Reflections of a Southern Yankee: Educational Musings

I’m not a huge fan of Hollywood, so it takes a lot to impress me when it comes to movies. One that I’ve always loved is, “School of Rock.” To quickly sum it up, Jack Black plays an aspiring rock band musician who just can’t seem to catch a break. After being booted from his band, he poses as his roommate and accepts a substitute teacher position at a prestigious private school. At first, he is far more interested in just collecting a paycheck and couldn’t care less about actually teaching his students. After accidentally overhearing his students playing instruments in music class, he crafts a plan to enter them and himself into the “Battle of the Bands.” Despite the fact that he was dishonest to begin with, he goes on to learn more and more about each of his students and starts to build relationships with them – as a good teacher would do. He guides them toward their strengths and teaches them to overcome their weaknesses. He uses real world scenarios and situations to teach the students in ways that are not only fun, but are applicable in life, as well. The students in his class truly learned through doing and experiencing – the ways teaching should be done. The culminating performance of the entire class is the end result of a teacher who allowed his students to take control of their own educations while they were carefully guided along the way.

Education has played an integral role in my life. More than 33 of my 49 years were involved in education; both as a student and as a teacher. After being adopted, I rode the bus in the afternoon from my elementary school to the high school where my adoptive mother was a teacher. I completed my homework in her classroom while she finished up her own schoolwork. Now retired, my mother spent more than 40 years in the classroom as a Spanish teacher. Her influence on thousands of lives was undoubtedly far reaching and great.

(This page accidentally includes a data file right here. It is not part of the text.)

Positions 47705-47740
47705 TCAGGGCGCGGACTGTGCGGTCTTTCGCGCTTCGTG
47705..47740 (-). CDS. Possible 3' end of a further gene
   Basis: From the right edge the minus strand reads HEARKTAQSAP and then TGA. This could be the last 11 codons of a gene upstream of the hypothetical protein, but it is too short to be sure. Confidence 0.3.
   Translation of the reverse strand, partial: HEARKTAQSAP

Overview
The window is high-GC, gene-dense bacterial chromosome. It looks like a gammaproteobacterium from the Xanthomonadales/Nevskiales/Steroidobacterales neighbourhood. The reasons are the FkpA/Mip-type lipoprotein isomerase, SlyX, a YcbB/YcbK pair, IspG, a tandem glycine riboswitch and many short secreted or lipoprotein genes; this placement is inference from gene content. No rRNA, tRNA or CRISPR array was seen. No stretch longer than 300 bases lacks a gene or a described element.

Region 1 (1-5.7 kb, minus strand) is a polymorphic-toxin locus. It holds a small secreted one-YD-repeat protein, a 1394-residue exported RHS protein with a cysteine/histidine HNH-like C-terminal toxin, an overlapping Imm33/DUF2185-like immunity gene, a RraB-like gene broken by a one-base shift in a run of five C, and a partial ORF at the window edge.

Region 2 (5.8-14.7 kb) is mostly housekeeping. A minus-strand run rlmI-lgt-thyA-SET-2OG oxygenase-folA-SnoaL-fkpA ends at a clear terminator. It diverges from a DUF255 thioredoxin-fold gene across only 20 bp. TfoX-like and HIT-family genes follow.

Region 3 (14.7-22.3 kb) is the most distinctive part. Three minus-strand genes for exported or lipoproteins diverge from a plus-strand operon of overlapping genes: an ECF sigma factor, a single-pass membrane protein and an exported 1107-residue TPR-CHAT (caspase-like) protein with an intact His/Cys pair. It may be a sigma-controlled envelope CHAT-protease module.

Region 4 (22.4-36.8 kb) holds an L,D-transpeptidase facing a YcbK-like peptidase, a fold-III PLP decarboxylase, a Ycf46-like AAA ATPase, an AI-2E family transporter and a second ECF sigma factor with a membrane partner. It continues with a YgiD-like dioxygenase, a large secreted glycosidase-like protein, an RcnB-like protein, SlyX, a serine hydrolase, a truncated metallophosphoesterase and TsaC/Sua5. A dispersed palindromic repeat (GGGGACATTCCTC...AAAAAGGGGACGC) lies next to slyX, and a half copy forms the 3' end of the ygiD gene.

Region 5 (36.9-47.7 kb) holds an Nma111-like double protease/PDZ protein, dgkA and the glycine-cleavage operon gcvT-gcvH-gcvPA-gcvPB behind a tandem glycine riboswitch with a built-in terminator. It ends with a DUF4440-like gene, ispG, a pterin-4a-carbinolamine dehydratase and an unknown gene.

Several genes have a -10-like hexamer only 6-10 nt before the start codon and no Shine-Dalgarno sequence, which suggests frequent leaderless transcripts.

Almost every teacher I ever had left an indelible mark on me – in good ways. My first grade teacher helped me get out of an abusive situation at home. My second grade teacher not only impacted my life, but became a coworker when I became a teacher in the same school, as well. To teach alongside a former teacher was truly a privilege. My 4th grade teacher lived next door to the school. She had a pool in her backyard, and we all walked over for a pool party at the end of the school year. Yet another elementary teacher was from Latvia. Her love for this country was not only memorable but inspiring, as well. There was something in particular that she taught us that I’ve never forgotten. She used WAJMaMo to help us remember the first five presidents of the United states: Washington, Adams, Jefferson, Madison and Monroe. It’s funny how something stays with you forever. In middle school and high school, it was my Latin, biology and chemistry teachers who made the greatest impacts. My Latin teacher was a cool young man who had been a roadie for a band. We had so much fun in four years of that class, and we actually learned Latin. In biology, I will always remember dissecting various organisms including the ultimate specimen – the fetal pig. My chemistry teacher was brilliant and could easily have had a job making tons of money, but his passion was teaching, and we learned so much from him. Making our own peanut brittle as an experiment wasn’t bad either!

Looking back now, I know I was extremely fortunate to have had the high quality educators that I did. There is no doubt that their influences on me helped prompt me to become a teacher myself – which I did in 1998. Before I became a teacher, two of my cousins had already entered the field in Atlanta. One of them is still teaching there to this day. With my own mother and two of my cousins being educators, as well as my own positive experiences with my teachers, I knew being a teacher was for me.

Although I no longer teach and haven’t done so for six years, I did spend 16 years in the classroom. As with any career, there were good days and bad days. Some of my most treasured memories are from teaching 5th grade science (and having my oldest son as a student was the icing on the cake). Several of my son’s close friends were also my students. I’ve watched them all grow into incredible young men. Right before Christmas, I utilized one of my old VMI uniforms and dressed up as the conductor from “The Polar Express.” The eyes of young children lighting up as I yelled, “Aaaaallll Aabbooaarrdd!” is something I will never forget. In the past few years, I’ve had several former students reach out to me on social media. To hear from students that I had an impact on is an incredible feeling.

When I left teaching six years ago, I never looked back. The education system has changed a great deal since I was a child, and even more so in the past decade. Despite that, I’m extremely blessed to have been molded by wonderful teachers in my life. And, hopefully, my former students have the same sentiments toward me.

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